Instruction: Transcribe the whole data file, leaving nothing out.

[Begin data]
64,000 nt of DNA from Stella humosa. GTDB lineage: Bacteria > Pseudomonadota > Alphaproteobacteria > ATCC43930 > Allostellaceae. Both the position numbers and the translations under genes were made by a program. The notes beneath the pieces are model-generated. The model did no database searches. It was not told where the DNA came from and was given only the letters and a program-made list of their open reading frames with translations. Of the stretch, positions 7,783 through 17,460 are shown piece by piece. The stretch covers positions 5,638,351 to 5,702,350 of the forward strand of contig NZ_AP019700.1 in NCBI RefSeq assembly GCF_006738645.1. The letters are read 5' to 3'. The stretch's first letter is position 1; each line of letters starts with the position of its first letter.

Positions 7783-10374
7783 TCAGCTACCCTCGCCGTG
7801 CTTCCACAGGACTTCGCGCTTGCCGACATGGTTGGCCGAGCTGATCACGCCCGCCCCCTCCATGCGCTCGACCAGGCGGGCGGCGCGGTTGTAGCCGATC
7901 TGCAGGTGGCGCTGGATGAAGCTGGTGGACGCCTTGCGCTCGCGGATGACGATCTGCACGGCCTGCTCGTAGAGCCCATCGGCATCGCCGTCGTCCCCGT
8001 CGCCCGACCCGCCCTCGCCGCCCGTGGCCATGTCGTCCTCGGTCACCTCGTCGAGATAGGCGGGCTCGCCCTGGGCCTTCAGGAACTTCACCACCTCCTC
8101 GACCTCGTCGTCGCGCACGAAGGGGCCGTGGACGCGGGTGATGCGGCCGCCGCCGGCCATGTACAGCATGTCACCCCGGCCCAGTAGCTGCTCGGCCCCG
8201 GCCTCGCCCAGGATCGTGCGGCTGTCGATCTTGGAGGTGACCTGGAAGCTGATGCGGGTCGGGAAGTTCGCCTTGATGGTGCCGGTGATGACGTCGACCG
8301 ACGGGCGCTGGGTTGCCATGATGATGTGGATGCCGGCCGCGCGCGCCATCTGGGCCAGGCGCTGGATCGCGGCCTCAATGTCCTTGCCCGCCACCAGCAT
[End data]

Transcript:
64,000 nt of DNA from Stella humosa. GTDB lineage: Bacteria > Pseudomonadota > Alphaproteobacteria > ATCC43930 > Allostellaceae. Both the position numbers and the translations under genes were made by a program. The notes beneath the pieces are model-generated. The model did no database searches. It was not told where the DNA came from and was given only the letters and a program-made list of their open reading frames with translations. Of the stretch, positions 7,783 through 17,460 are shown piece by piece. The stretch covers positions 5,638,351 to 5,702,350 of the forward strand of contig NZ_AP019700.1 in NCBI RefSeq assembly GCF_006738645.1. The letters are read 5' to 3'. The stretch's first letter is position 1; each line of letters starts with the position of its first letter.

Positions 7783-10374
7783 TCAGCTACCCTCGCCGTG
7801 CTTCCACAGGACTTCGCGCTTGCCGACATGGTTGGCCGAGCTGATCACGCCCGCCCCCTCCATGCGCTCGACCAGGCGGGCGGCGCGGTTGTAGCCGATC
7901 TGCAGGTGGCGCTGGATGAAGCTGGTGGACGCCTTGCGCTCGCGGATGACGATCTGCACGGCCTGCTCGTAGAGCCCATCGGCATCGCCGTCGTCCCCGT
8001 CGCCCGACCCGCCCTCGCCGCCCGTGGCCATGTCGTCCTCGGTCACCTCGTCGAGATAGGCGGGCTCGCCCTGGGCCTTCAGGAACTTCACCACCTCCTC
8101 GACCTCGTCGTCGCGCACGAAGGGGCCGTGGACGCGGGTGATGCGGCCGCCGCCGGCCATGTACAGCATGTCACCCCGGCCCAGTAGCTGCTCGGCCCCG
8201 GCCTCGCCCAGGATCGTGCGGCTGTCGATCTTGGAGGTGACCTGGAAGCTGATGCGGGTCGGGAAGTTCGCCTTGATGGTGCCGGTGATGACGTCGACCG
8301 ACGGGCGCTGGGTTGCCATGATGATGTGGATGCCGGCCGCGCGCGCCATCTGGGCCAGGCGCTGGATCGCGGCCTCAATGTCCTTGCCCGCCACCAGCAT